Thankfully you ignored the silly stunts in LegCo yesterday. Although, I do think we ought to investigate the origins of the Ap Lei Chau accent claimed by one of our juvenile legislators.

  5. Chinese Netizen says:

    Hate to use this phrase but…”to be fair”…the “do not lean on fence” sign may have actually been useful for once…

  6. Yau Wai Ching says:

    @Walter de Havilland

    Silly? Silly?????? Nothing is sillier than the pretense that Legco is some sort of representative body of the people by the people for the people. Legco is a goddamned democratic mausoleum, it’s where democracy goes to die, but the second you see something that doesn’t quite conform to your understanding of “parliamentary standards” you deign it fair to simply rubbish it and dismiss it offhand. You see silliness, I see young people with some serious fucking balls showing China a big middle finger.

    Effing Legco hasn’t experienced this much real democracy in its short tragic little history, but the second it does you dismiss it because it’s not quite Margaret Thatcher enough to your delicate taste. It still amazes me really that ostensibly Western-educated Westerners…. don’t even fucking get it. No wonder ushering in millions of third-worldlings to prop-up the failing welfare states across Europe seems like a good idea to you lot. You don’t understand your own cultural heritage.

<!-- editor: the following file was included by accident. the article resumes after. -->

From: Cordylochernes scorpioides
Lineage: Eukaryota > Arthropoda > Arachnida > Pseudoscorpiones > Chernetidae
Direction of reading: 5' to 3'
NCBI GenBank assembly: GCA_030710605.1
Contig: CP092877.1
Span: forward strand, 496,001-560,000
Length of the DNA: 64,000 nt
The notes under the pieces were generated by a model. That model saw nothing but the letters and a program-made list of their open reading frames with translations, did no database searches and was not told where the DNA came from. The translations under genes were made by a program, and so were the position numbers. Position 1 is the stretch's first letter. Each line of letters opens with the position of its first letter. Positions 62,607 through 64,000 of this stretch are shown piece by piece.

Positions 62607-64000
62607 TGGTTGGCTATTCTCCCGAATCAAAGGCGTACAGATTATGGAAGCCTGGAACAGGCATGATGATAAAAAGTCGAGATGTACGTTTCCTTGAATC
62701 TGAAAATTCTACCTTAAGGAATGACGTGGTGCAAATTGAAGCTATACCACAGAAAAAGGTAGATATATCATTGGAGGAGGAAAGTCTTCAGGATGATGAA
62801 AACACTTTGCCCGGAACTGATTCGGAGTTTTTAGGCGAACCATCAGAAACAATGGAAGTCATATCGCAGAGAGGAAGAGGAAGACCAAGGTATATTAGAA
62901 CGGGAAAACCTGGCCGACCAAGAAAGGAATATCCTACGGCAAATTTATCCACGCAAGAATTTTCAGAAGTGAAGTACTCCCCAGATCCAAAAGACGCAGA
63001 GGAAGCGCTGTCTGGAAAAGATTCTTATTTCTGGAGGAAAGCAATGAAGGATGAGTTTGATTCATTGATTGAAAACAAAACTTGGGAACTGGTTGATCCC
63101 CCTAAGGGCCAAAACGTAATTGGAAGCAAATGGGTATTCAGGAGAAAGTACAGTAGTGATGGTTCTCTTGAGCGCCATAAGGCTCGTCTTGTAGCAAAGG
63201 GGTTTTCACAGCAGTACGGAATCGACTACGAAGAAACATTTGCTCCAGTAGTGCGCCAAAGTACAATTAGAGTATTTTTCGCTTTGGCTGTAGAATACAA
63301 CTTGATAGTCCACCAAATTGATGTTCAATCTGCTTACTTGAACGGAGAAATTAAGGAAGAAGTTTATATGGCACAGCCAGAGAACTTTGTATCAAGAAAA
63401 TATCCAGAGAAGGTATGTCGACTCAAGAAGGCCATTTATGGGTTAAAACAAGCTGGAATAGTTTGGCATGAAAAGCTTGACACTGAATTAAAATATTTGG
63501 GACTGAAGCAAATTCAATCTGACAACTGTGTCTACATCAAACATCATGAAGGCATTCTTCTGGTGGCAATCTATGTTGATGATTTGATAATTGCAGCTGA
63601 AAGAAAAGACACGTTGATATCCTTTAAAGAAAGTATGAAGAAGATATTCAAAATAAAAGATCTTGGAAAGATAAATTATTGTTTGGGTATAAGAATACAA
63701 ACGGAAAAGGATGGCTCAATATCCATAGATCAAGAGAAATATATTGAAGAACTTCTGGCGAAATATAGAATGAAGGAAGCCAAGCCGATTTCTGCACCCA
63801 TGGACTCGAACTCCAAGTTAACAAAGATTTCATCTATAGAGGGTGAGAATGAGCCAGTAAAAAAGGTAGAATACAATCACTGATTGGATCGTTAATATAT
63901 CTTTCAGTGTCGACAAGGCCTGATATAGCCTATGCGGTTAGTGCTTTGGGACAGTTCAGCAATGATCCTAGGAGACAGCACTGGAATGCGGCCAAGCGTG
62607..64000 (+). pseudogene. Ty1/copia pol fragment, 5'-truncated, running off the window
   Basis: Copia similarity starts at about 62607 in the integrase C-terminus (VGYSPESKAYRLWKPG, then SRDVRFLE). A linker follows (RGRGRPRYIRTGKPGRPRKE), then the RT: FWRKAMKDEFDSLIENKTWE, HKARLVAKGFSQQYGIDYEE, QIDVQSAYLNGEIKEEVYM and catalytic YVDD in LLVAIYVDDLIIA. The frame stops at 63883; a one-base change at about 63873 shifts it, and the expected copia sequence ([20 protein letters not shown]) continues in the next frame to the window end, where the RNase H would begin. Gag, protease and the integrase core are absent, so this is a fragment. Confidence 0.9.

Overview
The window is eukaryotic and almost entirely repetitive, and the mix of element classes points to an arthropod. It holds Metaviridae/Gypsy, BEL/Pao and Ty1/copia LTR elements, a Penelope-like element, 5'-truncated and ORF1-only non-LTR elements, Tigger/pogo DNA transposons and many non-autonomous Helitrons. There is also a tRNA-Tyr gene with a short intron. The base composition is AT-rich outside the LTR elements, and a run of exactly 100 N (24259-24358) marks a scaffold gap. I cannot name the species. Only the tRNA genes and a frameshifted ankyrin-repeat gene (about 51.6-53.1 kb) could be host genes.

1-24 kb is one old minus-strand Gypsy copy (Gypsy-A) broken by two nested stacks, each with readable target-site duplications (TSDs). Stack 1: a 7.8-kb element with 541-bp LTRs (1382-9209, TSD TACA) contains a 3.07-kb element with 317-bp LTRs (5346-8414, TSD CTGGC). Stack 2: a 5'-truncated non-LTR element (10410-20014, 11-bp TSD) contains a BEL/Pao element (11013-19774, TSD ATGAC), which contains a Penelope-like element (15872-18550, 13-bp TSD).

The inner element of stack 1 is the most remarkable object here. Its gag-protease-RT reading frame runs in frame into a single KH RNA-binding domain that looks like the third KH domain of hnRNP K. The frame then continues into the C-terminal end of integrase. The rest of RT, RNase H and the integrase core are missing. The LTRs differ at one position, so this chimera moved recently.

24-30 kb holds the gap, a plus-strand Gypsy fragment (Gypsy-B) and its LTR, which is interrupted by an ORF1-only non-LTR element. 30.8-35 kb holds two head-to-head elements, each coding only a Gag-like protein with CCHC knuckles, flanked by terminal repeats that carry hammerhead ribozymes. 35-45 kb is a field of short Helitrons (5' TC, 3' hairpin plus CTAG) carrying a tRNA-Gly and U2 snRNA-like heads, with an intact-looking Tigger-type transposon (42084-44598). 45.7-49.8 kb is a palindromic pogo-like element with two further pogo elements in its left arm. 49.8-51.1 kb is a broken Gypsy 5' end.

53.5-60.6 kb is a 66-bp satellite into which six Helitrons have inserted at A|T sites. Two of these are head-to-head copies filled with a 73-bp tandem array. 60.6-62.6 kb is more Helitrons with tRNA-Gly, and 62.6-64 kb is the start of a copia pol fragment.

7. PCC says:

    Yes, Cyberport definitely lacks all the usual Hong Kong charm of working in a cramped office in a smelly old building in a noisy, filthy, crowded street. On the plus side, however, it’s a pleasant place to work.

  8. Des Espoir says:

    Ah yes, Telegraph Bay as it used to be… then our Government started to reclaim it in 1982… ‘No, no’ they protested, ‘we are NOT reclaiming it… we are merely using it to store underwater some spoil from digging the MTR, until we find another use for it… The spoil will remain at least 1 metre below the surface, so the pristine quality of Telegraph Bay will remain..’ So, Government duplicity is nothing new….